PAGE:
Should We Start Dialysis As Late As Possible?
Kam Kalantar-Zadeh, MD, MPH, PhD
Traditional nephrology training makes us believe that it is good practice to start maintenance dialysis therapy sooner rather than later. Nevertheless, recent data indicate that we may encounter yet another “old-practice-was-wrong” paradigm shift.
Indeed for decades, there have been minority camps within the nephrology community advocating late start. Non-randomized studies by late MacKenzie Walser, MD, suggested greater survival if dialysis therapy can be deferred by months to years. Recently, studies have revived the old discussions on late versus early dialysis therapy initiation.
Observational studies show an association between higher creatinine clearance at dialysis initiation and worse outcomes, but this may be due to an association of higher serum creatinine level with larger muscle mass and greater survival. However, a recent randomized, controlled trial confirmed trends towards better outcome in the group that started dialysis therapy with lower residual renal function. It is not clear whether the dialysis therapy is inherently harmful or whether the contemporary practice of treatment causes or aggravates harm.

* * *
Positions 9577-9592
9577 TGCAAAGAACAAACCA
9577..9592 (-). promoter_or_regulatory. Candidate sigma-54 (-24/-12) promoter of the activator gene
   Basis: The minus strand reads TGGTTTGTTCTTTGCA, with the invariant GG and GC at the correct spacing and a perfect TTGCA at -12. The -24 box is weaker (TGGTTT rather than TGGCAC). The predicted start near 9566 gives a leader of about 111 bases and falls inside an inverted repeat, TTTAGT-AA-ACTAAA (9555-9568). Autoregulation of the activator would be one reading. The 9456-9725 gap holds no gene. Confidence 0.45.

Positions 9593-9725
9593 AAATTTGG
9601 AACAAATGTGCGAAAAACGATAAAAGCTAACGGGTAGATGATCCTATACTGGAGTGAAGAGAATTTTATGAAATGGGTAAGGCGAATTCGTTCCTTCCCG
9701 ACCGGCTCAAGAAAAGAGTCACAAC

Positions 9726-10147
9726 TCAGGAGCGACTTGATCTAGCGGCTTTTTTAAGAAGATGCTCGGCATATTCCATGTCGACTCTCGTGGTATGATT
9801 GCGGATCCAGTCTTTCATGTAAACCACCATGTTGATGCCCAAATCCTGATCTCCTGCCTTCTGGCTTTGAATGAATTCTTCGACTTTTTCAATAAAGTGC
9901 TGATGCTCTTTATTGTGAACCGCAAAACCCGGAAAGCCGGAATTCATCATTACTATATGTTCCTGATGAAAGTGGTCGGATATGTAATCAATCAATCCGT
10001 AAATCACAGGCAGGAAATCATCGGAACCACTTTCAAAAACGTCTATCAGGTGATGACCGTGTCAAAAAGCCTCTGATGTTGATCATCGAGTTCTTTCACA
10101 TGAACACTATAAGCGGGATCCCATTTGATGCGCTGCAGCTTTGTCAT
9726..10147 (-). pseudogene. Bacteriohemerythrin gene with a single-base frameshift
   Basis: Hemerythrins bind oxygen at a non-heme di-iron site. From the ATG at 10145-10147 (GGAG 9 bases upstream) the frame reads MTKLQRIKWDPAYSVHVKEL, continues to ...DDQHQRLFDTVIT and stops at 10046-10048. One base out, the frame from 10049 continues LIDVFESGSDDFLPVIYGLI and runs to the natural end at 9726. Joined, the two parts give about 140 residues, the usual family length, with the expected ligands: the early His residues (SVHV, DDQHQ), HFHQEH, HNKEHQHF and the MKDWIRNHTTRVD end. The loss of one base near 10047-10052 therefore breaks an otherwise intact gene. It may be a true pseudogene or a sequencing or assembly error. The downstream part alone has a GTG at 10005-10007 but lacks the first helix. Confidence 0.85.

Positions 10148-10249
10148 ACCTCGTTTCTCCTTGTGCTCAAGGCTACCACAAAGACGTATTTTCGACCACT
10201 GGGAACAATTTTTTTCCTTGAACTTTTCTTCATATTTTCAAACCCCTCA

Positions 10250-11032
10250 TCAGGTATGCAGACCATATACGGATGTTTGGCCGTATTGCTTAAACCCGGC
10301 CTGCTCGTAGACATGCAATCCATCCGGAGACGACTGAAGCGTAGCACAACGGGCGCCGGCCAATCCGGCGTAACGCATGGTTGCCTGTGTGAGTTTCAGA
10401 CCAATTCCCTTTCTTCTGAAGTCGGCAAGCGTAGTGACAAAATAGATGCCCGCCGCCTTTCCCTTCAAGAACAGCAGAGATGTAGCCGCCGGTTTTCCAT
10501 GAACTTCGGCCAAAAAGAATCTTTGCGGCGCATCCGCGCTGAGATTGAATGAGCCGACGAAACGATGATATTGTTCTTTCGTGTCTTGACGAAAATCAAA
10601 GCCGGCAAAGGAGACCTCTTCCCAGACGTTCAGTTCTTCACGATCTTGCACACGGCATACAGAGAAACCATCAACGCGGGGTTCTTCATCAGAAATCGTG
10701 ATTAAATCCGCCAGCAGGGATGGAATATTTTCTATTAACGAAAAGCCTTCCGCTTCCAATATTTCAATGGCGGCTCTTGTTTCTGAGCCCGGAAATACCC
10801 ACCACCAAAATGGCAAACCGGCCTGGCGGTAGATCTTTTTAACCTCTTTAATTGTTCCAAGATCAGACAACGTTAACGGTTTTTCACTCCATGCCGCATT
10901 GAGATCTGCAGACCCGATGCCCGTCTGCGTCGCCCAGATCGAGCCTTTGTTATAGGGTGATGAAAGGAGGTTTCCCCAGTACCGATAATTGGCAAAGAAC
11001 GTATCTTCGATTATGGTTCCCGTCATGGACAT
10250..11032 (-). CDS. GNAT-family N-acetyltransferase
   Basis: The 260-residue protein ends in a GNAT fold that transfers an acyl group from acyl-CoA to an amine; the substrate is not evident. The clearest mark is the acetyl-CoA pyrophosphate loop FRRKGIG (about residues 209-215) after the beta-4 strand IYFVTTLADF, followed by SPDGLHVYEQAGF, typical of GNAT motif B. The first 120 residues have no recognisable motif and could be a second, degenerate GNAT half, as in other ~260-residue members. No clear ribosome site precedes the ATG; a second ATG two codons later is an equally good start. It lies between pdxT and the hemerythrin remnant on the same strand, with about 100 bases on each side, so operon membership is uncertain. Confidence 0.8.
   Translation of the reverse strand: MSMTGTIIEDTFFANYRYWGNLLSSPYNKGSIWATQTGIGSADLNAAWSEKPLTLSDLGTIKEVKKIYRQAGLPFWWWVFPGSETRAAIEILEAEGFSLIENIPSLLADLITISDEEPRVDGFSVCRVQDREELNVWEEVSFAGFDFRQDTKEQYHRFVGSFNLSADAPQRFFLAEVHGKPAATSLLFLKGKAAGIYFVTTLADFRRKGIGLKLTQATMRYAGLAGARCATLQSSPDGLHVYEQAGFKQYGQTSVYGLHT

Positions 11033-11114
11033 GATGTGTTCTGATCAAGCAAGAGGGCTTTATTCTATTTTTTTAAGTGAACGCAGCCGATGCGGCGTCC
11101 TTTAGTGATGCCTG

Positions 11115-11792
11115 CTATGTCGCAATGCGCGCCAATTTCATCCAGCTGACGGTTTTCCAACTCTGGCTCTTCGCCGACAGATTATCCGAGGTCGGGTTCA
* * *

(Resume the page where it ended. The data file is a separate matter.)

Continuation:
Thrice-weekly hemodialysis (HD) treatment may lead to subtle but cumulative mechanical and oxidative stress upon the cardiovascular system and engender hemodynamic instability. There may be repeated bouts of acute tubular necrosis by lowering blood pressure during each HD session, resulting in faster loss of residual kidney function and frequent ischemic events upon hypotensive episodes.
Exposure to foreign tubing and toxic medications may play a role. Patient anxiety that accompanies each HD treatments, along with post-HD fatigue and lightheadedness, may aggravate harm. And then there is the stress of vascular access surgery and frequent infections. Peritoneal dialysis may cause different types of harms including substantial protein loss and frequent peritonitis.
As to how to delay the start of dialysis, the old school of maintaining a low protein diet (0.6-0.7 g/kg/day) while providing amino acids and proteins of high biologically value can be attempted. In many countries outside of the United States, keto-analogues are used routinely, as are indoxyl sulfate modulators. Recent discussion about vegetarian diet that is also linked with lower phosphorus burden deserves investigation.
Fluid and salt control with or without diuretics may be used more diligently. As to the concerns of the dialysis industry that such calls to late start may interfere with the business, I have one final message. In Taiwan, where the median estimated glomerular filtration rate at dialysis initiation is less than 5 mL/min/1.73 m2, there are even more dialysis patients per general population than the United States.
Kamyar Kalantar-Zadeh, MD, MPH, PhD, is Associate Professor of Medicine and Pediatrics, and Director, Dialysis Expansin & Epidemiology, Harbor-UCLA Division of Nephrology & Hypertension Dr. Kalantar-Zadeh is Medical Director, Nephrology, for Renal & Urology News.